Typical µSLC1 Main Window shortly after Locking Zeeman Laser

Laser Firmware Hacking (Command) Window

The Command windows provides access to most of the parameters that affect locking behavior. While the basic locking algorithm and its state machine cannot be changed, it can be directed to go to any state and values to adjust the P-Mode and S-Mode gain/offset, PID gain coefficients, locking error bounds and timing, etc. can be entered. Changes may then be saved to non-volatile memory in the Atmega chip.

The way these affect the firmware operation differ based on whether it is a state change or parameter change:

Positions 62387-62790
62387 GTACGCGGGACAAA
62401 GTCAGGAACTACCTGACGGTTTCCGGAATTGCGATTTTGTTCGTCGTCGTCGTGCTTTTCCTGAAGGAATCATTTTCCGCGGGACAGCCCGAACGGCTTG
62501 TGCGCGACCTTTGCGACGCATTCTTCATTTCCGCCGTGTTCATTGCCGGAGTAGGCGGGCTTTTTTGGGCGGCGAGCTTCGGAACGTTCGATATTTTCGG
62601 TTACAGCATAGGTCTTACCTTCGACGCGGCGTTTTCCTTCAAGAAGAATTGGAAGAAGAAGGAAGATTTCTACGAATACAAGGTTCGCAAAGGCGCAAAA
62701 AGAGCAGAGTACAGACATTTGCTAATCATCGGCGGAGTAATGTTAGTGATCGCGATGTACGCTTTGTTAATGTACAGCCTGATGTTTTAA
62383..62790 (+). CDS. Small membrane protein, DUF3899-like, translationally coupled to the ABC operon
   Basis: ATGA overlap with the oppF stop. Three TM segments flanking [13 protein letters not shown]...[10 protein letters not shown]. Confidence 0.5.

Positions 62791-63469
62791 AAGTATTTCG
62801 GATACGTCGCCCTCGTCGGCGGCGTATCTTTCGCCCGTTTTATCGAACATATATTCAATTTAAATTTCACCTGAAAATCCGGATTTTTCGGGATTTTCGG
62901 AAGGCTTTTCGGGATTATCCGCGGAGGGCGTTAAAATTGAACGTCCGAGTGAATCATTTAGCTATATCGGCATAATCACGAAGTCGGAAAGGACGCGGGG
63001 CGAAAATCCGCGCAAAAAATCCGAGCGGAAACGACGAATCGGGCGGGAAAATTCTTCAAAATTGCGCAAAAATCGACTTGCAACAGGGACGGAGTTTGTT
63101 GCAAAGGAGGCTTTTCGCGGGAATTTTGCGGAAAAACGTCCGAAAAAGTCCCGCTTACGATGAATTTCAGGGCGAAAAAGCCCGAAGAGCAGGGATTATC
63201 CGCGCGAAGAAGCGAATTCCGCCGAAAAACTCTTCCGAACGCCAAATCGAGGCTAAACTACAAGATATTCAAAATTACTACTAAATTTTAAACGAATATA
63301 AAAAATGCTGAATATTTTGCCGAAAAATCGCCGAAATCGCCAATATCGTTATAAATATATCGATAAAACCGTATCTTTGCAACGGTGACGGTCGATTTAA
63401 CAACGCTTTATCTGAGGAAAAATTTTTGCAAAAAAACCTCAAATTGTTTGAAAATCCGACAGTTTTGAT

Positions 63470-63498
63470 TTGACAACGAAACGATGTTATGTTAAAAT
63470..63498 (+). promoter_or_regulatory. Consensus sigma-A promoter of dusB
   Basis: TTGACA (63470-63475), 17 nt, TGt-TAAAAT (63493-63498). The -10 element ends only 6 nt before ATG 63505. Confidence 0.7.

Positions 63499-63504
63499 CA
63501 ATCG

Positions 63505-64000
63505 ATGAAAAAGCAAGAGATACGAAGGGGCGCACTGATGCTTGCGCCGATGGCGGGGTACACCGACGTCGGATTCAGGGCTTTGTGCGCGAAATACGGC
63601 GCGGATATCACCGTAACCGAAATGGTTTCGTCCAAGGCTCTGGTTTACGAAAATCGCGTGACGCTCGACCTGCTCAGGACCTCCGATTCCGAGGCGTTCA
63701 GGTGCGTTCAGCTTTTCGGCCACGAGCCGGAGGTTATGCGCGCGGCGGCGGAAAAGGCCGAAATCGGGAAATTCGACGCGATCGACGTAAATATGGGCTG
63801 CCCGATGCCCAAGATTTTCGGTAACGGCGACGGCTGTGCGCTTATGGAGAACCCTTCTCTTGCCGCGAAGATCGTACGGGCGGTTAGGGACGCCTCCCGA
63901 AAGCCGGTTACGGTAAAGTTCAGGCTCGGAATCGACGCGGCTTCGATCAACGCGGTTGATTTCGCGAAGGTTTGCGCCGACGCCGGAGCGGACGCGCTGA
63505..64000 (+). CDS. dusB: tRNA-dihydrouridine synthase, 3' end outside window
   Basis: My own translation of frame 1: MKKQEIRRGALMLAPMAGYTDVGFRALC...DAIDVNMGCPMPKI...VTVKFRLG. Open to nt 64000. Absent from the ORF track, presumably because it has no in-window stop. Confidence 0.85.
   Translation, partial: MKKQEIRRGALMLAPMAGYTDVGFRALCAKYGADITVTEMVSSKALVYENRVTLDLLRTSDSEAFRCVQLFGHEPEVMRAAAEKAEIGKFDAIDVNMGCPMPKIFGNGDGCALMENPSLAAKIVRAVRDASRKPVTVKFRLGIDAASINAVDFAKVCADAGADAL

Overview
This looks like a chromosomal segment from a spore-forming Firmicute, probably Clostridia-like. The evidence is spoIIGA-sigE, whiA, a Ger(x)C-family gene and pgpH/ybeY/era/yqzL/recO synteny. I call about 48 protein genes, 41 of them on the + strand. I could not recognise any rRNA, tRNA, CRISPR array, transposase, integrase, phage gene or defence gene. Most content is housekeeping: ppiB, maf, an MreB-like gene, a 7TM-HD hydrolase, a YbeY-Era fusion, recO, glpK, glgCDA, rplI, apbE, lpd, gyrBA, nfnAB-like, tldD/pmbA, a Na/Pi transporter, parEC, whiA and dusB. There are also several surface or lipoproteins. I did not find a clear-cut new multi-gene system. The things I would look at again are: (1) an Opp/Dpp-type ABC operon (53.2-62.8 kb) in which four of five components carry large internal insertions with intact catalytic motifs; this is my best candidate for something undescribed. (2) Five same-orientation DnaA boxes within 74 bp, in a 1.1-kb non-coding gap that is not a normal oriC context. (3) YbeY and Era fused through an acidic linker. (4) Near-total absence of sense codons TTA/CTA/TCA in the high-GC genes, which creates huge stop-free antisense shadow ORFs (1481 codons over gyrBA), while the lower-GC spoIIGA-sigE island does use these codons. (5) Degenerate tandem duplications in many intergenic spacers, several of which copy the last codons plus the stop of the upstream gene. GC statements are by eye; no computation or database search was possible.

Typical µSLC1 Command "Laser Firmware Hacking Window"

CAUTION: Messing with many of the following will result in a laser that never stabilizes (at least until the firmware is restarted or reset to default values). However, permanent damage to anything but your ego is unlikely.

State Commands (and their parameters)

Note that for States 2, 4, and 6, if the heater drive is selected to be other than 0% or 100%, the value displayed in the Heater Drive readout(s) may differ by a fraction of 1 percent from the requested power due to roundoff error in conversion from the range of 0 to 100% that us humans understand to the PWM range of 0 to 255 and back again. Live with it. :)

If none of the state or locking parameters (below) have been changed, restarting (going to State 0 or resetting or reloading the firmware and GUI) will generally restore your laser to supreme happiness (assuming it ever was supremely happy). ;-)